'Greenie' Monster Tamed?

By Dave Sheinin
Washington Post Staff Writer
Friday, August 25, 2006

Last week, the baseball season passed the three-quarters pole in its grueling schedule of 162 games spread out over 183 days. With the late-summer heat and the accumulated fatigue taking their toll on players' bodies, it is the time of year when in past seasons the use of amphetamines, long considered an integral part of the major league experience, would typically be at its peak.

However, this being the first year of baseball's ban on amphetamines -- also known as "greenies," "beans" and several other nicknames -- players no longer have that option, a reality that some observers believe has had a subtle effect on the game.

"I definitely know there are some guys who get to a Sunday day game, after a Saturday night game, and say, 'Man, I wish I had a greenie.' I've heard guys say that," Cincinnati Reds pitcher Bronson Arroyo said. "So there's probably been some small effect. But I don't think it's been as noticeable as people thought it would be."

Baseball's steroid-testing program is now in its fourth season and its third incarnation, having been strengthened twice under pressure from the federal government. However, until last November baseball had resisted banning amphetamines, synthetic stimulants that, some within the game argued, were not true performance-enhancers -- an assertion that is contradicted by leading authorities on the use of drugs in sports.

"There was a huge outcry [in the scientific community] when baseball claimed there was no evidence that amphetamines were performance-enhancing," said Gary Wadler, a professor of medicine at New York University and a member of the World Anti-Doping Agency. "But stimulants can be potent performance-enhancers."

What baseball officials knew for certain was that amphetamine use was so widespread -- at various times in recent years, players have estimated the usage rate to be as high as 85 percent -- it had become an accepted part of big league culture. Steroids get more publicity, but baseball insiders knew amphetamines -- which can increase a person's energy, alertness and sense of well-being -- had a bigger impact on the game on a day-to-day basis.

Commissioner of Baseball Bud Selig was asked during the all-star break last month about the belief that the quality of play would decline this summer because of the amphetamine ban. "I know there are some people who feel that way," he said. "I hope the quality of play does not change. You can do a lot of other things -- [such as] get a good night's rest."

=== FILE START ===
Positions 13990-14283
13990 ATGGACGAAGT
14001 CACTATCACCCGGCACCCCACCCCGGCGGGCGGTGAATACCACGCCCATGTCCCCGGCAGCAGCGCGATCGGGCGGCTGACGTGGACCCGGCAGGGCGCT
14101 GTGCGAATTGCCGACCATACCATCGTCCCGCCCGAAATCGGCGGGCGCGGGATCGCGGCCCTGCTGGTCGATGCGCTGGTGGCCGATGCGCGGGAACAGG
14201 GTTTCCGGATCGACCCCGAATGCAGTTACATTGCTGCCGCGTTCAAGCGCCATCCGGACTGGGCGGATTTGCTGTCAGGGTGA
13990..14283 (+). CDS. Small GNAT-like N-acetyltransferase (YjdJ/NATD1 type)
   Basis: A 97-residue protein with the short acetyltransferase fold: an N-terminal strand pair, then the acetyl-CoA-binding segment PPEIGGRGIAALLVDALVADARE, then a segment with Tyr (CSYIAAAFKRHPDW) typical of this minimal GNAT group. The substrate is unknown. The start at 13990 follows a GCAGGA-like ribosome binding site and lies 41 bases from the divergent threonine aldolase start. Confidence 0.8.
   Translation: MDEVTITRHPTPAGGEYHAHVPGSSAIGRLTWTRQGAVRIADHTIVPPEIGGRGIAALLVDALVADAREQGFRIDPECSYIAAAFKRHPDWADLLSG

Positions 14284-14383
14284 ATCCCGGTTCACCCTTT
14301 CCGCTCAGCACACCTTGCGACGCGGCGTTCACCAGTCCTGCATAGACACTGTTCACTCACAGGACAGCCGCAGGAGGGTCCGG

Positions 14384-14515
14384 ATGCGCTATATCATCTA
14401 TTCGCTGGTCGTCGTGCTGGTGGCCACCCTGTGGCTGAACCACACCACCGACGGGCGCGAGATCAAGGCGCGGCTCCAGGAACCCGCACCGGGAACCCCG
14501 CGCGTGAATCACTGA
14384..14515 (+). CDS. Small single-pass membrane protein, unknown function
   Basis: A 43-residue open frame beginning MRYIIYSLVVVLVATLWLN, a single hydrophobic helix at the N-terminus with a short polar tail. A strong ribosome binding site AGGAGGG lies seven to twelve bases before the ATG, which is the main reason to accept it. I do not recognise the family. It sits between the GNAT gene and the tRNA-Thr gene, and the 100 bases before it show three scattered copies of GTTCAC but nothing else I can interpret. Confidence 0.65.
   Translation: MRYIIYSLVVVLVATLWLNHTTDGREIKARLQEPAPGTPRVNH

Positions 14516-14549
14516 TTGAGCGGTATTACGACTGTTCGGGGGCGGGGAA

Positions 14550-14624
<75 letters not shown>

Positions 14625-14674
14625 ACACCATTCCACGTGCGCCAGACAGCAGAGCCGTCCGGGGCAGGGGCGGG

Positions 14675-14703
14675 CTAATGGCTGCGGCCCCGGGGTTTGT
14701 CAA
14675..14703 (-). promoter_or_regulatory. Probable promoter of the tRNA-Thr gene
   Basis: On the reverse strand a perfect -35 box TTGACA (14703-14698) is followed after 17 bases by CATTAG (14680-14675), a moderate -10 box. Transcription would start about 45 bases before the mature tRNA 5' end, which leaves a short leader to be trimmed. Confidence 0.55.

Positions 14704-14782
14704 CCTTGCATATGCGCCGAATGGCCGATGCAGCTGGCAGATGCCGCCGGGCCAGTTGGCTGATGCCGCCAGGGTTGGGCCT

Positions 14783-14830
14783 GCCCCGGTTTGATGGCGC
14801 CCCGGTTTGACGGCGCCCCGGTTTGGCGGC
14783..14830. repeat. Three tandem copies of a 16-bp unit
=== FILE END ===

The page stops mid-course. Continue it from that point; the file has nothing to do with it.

While the current steroid-testing policy in baseball carries strong penalties -- 50 games for a first offense, 100 games for a second and a lifetime ban for a third -- the new amphetamine policy is milder. First-time offenders are neither identified publicly nor punished, but instead are subject to counseling. A second positive test results in a 25-game suspension.

There have been no two-time offenders identified thus far this season, and Rob Manfred, baseball's executive vice president, declined to say how many first-time positives there have been. Selig, too, has declined to give a specific number, but he has said repeatedly that "the testing is working" -- which implies there have been at least some positive tests.

The lack of transparency in baseball's testing policy makes it difficult for experts to assess the progress of the sport's effort to rid itself of illegal drugs. Amphetamines are illegal without a prescription.

"I would like to know, in the aggregate, what the testing has shown," Wadler said. "If there has been zero positive tests, that's important information. If there have been amphetamines, that's important. If there have been other stimulants besides amphetamines, that's also important. I really need to know the data. I'm not passing judgment, but those are the questions that come immediately to mind."

Despite forecasts of doom that greeted the start of this season -- one American League executive predicted during spring training that everyday players would take liberal days off, and afternoon games would feature players appearing like "zombies" -- there has been little measurable evidence of amphetamine testing having a quantifiable effect on the game.

CONTINUED     1           >

© 2006 The Washington Post Company